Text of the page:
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July 2003

Release Date: July 23, 2003

Scientific, Cultural Fascination with Mars Chronicled at ASU Planetarium

"Red Planet Mars," a show highlighting both the cultural significance and the scientific history of the red planet, will be offered at 8 p.m. Thursdays, July 24 through Aug. 14, at the Angelo State University Planetarium.


The first section of the show traces Mars through history, starting with an "incantation" of the various war god forms given the planet by different early cultures, continuing with the early telescopic observations by astronomers Schiaparelli and Lowell, and covering the infamous "canals," which led to science-fiction stories about Martians. Excerpts from H.G. Wells' "War Of the Worlds" and Edgar Rice Burroughs' "Barsoom" novels illustrate our fascination with Mars.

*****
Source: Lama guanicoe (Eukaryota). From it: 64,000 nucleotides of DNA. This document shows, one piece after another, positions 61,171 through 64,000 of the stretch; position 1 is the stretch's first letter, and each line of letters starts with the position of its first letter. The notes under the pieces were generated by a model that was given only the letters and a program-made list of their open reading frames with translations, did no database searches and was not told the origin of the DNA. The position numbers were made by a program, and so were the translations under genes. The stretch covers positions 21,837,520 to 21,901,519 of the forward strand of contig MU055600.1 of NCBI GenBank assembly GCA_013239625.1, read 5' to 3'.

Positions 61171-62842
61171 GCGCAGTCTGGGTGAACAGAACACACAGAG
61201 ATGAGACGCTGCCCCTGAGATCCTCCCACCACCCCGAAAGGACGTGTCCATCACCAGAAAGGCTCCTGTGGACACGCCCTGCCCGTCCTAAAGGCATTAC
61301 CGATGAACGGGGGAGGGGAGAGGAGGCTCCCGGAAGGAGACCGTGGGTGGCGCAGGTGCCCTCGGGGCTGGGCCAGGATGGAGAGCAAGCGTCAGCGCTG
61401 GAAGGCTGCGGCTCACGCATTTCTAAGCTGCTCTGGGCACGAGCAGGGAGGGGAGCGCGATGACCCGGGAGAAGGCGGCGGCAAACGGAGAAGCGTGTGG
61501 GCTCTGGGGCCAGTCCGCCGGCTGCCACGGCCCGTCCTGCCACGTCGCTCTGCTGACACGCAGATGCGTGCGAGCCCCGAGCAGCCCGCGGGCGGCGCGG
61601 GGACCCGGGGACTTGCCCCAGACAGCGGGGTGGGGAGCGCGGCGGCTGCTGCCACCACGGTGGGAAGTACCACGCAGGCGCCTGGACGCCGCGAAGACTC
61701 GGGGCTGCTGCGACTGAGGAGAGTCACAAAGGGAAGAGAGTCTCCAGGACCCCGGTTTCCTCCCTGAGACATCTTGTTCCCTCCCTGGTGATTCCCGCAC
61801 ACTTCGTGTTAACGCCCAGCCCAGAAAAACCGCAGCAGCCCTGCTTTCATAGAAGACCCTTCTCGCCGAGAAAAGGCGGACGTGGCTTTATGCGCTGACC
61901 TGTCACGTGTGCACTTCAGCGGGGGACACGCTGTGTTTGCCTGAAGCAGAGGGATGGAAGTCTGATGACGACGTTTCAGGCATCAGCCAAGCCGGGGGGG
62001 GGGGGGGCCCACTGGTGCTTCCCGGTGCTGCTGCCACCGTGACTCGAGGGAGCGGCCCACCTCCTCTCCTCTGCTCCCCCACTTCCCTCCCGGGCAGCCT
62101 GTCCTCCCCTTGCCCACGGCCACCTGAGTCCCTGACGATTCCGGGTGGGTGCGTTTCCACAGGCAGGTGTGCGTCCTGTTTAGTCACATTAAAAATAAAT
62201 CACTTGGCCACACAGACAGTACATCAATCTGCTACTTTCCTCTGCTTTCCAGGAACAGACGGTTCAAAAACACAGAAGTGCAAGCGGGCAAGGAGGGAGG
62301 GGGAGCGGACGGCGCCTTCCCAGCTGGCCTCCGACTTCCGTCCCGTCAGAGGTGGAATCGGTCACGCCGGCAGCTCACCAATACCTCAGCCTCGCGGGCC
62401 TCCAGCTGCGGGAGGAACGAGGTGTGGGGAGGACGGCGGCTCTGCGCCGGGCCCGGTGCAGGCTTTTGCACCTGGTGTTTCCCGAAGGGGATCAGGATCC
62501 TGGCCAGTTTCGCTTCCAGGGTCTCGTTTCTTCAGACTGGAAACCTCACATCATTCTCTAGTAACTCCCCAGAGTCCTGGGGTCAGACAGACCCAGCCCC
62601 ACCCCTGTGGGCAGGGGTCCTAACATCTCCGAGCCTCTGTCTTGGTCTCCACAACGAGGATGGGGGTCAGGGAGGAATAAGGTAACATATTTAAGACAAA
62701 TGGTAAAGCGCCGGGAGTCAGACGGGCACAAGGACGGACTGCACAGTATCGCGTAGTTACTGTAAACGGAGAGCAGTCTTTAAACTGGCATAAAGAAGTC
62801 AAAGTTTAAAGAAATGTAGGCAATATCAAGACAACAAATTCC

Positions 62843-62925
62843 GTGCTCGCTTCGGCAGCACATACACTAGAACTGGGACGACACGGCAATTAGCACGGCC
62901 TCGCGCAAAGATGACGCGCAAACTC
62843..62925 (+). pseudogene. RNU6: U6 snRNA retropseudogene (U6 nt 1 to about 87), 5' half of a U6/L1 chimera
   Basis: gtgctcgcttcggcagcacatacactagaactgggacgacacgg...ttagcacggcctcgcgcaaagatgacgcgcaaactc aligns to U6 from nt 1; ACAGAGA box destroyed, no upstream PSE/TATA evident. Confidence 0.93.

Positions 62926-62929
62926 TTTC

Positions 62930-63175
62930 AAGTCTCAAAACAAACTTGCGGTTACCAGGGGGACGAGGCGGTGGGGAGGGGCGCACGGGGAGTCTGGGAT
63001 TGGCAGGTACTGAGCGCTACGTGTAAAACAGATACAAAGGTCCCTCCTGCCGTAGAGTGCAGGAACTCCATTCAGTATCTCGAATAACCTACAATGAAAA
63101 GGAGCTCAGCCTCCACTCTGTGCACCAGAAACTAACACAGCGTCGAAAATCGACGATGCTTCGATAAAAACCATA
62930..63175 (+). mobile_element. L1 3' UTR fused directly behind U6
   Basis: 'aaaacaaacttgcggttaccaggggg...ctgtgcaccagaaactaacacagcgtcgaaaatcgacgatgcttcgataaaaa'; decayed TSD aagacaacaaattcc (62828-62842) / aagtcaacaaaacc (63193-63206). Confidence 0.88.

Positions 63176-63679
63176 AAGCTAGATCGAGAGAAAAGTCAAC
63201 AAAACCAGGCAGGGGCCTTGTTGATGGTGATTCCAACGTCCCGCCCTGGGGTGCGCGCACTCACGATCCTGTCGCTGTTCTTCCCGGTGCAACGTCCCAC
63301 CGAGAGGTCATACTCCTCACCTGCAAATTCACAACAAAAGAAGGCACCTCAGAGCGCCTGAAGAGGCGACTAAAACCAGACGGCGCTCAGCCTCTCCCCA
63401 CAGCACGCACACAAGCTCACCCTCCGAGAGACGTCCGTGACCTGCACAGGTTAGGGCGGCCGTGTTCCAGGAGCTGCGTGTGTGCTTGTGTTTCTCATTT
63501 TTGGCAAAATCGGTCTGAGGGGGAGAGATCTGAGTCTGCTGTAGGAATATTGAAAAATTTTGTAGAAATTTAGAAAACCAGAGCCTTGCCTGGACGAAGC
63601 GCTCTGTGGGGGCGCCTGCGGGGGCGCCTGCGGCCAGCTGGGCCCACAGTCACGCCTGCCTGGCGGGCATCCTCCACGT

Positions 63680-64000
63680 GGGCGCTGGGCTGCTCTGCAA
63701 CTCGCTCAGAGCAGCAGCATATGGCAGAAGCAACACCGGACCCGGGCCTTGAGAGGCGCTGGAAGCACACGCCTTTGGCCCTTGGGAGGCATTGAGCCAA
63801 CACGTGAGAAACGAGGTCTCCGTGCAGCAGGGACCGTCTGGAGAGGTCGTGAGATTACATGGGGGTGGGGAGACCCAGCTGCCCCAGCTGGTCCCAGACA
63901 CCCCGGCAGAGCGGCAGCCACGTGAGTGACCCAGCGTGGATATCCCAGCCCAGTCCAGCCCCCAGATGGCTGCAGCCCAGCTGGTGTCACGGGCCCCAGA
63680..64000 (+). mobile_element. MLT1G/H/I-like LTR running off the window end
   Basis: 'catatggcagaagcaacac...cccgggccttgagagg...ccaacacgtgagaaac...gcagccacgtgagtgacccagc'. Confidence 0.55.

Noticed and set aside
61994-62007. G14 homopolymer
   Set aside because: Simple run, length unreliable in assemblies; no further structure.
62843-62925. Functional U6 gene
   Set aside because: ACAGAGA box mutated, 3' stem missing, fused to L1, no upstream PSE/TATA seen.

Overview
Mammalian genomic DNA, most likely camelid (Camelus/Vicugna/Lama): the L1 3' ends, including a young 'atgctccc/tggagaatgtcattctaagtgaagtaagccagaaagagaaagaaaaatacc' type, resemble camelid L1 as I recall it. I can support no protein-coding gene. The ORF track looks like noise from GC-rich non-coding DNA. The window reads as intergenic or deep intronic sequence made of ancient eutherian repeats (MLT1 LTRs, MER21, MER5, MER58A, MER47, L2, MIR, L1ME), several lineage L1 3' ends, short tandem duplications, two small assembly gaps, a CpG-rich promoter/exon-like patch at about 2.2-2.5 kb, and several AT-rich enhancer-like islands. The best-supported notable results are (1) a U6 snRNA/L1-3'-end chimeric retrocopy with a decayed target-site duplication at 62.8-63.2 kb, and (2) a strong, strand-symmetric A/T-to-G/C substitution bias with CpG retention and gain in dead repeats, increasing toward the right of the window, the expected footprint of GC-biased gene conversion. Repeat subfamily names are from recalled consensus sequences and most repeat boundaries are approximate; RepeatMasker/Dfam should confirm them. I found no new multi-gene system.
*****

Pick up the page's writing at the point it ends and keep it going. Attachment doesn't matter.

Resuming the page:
Next the show details recent studies of Mars as seen in the night sky through binoculars and telescopes as well as through our space explorations of the planet. Findings from NASA spacecraft feature reports on Mars' weather, climate and potential water, a prerequisite for life as we understand it.

Martian climate and terrain are compared to Earth's, and the current thinking about the water history of the planet also is explored. These studies strongly suggest a rationale for future exploration of the planet.

Finally, the show examines where on Earth we can best prepare to live on Mars, what we will need to get crewed missions there and what we might expect of the first manned landing.

"Red Planet Mars" is open to the public at the ASU Planetarium in the Vincent Nursing-Physical Science Building at 2333 Vanderventer on the university campus. Admission is $3 for adults, $1.50 for children and senior citizens, and free for ASU students, faculty and staff. More information is available at 942-2136.